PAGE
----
DO-GOODERS DOING MISCHIEF
May 7, 2008
Call it too much of a good thing. The rapid growth of U.S. nonprofits -- revenues in the sector went from $678 billion in 1994 to $1.4 trillion in 2004 -- has brought with it a decline in ethical standards. That's the finding of the Ethics Resource Center's latest national survey of workers.
- Observations of fraud, including doctored financial records and lying to stakeholders, are now about as prevalent in nonprofits (with 55 percent of respondents saying they've seen examples) as they are in the for-profit (56 percent) and public (57 percent) sectors.
- A study of 58 charity fraud cases from the Certified Fraud Examiners Assn.'s 2004 database found the median loss to be $100,000.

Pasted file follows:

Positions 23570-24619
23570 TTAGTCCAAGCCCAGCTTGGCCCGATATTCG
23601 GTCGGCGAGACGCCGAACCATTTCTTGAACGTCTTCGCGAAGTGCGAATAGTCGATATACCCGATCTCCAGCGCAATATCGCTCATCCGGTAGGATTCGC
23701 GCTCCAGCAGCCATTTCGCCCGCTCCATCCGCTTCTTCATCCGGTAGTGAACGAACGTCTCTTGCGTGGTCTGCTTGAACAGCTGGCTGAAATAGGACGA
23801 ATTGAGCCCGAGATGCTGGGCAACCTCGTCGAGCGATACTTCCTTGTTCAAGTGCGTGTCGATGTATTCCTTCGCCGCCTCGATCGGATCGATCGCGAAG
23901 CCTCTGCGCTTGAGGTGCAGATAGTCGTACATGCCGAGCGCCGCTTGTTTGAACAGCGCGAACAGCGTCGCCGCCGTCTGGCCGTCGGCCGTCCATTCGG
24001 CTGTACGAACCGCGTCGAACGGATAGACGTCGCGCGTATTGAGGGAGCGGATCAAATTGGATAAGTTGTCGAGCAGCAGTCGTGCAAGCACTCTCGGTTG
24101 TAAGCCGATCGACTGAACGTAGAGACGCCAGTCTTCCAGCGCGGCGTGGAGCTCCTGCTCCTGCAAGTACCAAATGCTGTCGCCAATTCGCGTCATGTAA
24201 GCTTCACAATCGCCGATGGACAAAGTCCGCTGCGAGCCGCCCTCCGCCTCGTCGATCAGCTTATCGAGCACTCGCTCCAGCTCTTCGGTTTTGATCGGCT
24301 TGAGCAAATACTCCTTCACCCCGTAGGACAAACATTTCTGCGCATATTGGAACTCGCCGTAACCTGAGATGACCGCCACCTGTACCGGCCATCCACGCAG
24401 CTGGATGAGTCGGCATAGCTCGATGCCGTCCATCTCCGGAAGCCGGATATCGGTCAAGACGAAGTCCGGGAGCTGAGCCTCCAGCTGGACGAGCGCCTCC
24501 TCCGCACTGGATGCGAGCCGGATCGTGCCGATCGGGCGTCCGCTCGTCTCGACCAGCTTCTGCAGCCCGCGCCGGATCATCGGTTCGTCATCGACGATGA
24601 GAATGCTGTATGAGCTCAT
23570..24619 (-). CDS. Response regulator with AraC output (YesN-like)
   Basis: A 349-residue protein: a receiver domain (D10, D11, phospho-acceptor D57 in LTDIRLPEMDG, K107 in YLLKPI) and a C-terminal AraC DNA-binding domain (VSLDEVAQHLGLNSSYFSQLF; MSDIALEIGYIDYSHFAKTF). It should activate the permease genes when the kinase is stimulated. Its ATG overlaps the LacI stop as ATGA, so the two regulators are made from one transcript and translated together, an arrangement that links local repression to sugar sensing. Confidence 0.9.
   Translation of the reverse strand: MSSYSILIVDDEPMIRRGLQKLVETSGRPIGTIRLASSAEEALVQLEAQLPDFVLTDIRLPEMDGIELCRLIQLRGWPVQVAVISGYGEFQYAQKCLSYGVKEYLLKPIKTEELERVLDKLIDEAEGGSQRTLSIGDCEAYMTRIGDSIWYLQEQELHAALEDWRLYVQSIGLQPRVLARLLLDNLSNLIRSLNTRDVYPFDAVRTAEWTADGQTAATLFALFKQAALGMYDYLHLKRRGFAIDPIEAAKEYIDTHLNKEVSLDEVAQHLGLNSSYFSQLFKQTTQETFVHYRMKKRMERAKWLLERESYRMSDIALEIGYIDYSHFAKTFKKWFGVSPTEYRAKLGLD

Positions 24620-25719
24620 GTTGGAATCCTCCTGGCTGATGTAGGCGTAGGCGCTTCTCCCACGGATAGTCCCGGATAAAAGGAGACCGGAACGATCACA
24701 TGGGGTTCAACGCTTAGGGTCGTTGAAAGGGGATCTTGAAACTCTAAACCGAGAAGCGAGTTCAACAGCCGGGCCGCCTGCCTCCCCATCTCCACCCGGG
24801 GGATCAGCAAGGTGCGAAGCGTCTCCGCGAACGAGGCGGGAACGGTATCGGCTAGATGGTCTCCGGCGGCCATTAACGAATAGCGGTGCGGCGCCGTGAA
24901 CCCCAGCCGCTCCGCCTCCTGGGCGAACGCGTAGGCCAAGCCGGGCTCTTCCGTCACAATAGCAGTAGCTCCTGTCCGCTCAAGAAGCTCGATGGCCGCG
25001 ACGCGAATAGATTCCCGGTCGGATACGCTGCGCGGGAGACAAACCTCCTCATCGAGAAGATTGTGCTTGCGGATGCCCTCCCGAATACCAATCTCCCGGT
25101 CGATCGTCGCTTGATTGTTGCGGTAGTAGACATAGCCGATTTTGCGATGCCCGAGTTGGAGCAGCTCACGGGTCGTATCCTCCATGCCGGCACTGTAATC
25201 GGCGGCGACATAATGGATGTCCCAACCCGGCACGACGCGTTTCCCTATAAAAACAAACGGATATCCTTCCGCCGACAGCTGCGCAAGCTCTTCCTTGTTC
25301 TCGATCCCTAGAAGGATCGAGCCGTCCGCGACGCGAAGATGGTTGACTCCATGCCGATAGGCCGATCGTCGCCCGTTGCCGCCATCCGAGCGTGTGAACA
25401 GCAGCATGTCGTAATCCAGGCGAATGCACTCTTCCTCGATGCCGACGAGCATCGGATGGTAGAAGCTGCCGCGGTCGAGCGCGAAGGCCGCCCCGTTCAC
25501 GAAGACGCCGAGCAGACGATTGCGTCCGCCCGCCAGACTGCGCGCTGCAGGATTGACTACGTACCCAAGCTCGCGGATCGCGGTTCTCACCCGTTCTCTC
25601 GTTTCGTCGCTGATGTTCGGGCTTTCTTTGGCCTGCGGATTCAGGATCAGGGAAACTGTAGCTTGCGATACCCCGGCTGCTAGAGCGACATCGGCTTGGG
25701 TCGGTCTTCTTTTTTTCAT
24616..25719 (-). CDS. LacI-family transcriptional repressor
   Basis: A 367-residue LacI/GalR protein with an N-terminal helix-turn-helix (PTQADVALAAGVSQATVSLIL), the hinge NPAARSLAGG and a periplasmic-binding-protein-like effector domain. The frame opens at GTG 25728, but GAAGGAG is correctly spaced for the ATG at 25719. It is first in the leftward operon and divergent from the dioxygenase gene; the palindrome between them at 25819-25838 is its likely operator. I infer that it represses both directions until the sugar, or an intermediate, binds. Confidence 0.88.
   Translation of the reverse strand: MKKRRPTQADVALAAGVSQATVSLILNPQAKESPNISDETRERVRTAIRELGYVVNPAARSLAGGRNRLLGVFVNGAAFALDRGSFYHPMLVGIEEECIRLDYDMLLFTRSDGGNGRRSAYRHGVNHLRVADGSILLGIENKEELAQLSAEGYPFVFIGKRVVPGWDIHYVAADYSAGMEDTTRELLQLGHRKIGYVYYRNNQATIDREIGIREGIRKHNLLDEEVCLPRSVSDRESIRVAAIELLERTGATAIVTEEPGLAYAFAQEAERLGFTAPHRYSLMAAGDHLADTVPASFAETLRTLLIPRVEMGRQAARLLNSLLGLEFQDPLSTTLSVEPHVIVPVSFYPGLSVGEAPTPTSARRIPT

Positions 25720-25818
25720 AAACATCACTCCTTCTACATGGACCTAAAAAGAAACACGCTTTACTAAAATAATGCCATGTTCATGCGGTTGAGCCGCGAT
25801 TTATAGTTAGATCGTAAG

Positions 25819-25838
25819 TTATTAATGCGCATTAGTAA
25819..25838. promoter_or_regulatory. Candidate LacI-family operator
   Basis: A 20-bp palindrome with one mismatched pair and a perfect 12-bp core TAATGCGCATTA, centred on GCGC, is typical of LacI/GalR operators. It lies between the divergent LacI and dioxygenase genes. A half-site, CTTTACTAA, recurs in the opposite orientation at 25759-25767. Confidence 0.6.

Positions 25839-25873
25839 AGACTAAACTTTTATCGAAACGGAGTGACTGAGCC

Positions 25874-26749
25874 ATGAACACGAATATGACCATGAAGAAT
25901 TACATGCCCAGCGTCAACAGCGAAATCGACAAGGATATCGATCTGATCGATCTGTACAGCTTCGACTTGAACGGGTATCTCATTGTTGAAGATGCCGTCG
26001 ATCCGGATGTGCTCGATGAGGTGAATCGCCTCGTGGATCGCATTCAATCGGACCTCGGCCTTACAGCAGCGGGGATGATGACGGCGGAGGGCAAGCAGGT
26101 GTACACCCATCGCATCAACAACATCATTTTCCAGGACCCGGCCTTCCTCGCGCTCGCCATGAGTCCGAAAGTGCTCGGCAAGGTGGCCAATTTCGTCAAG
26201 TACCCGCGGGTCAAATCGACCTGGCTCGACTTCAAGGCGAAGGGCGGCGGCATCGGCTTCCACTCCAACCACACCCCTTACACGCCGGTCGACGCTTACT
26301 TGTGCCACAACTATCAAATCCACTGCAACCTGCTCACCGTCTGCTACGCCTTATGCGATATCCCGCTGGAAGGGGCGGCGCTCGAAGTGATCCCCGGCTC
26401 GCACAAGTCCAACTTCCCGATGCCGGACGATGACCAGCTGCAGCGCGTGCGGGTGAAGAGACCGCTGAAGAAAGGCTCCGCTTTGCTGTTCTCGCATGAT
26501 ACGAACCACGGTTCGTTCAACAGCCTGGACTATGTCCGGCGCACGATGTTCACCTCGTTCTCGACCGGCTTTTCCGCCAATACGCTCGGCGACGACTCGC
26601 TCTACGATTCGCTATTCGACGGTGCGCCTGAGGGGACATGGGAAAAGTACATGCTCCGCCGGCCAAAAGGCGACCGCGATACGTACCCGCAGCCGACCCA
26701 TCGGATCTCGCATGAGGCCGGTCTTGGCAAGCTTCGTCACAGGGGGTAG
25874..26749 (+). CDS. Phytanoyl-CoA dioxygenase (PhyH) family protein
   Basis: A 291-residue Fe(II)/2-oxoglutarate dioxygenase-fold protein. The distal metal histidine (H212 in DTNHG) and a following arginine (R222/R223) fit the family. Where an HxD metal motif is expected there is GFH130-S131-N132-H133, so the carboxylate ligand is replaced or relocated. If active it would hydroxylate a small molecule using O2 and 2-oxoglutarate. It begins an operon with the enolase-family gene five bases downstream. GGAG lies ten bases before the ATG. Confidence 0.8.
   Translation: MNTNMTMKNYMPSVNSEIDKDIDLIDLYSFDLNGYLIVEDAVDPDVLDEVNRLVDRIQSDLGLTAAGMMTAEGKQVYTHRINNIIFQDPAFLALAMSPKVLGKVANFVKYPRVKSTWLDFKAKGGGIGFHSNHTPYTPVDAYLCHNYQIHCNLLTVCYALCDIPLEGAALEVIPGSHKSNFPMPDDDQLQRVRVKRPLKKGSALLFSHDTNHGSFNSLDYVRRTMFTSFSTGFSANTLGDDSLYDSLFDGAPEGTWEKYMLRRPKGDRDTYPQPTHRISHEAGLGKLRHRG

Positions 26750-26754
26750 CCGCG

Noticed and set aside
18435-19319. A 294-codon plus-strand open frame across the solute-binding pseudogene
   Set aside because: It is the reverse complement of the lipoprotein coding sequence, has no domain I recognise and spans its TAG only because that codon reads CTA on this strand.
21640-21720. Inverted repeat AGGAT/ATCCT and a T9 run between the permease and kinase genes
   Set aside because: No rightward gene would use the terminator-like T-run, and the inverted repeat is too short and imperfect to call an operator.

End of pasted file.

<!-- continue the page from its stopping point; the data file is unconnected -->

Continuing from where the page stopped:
- The center's study estimates that charities may lose as much as $40 billion annually to fraud.
More nonprofits are larger in size, and with that you would expect to see organizations establishing ethics and compliance systems but we're not seeing that, says Patricia Harned, the center's president.
Source: Christopher Farrell, "Do-Gooders Doing Mischief," Business Week, April 21, 2008.
Browse more articles on Government Issues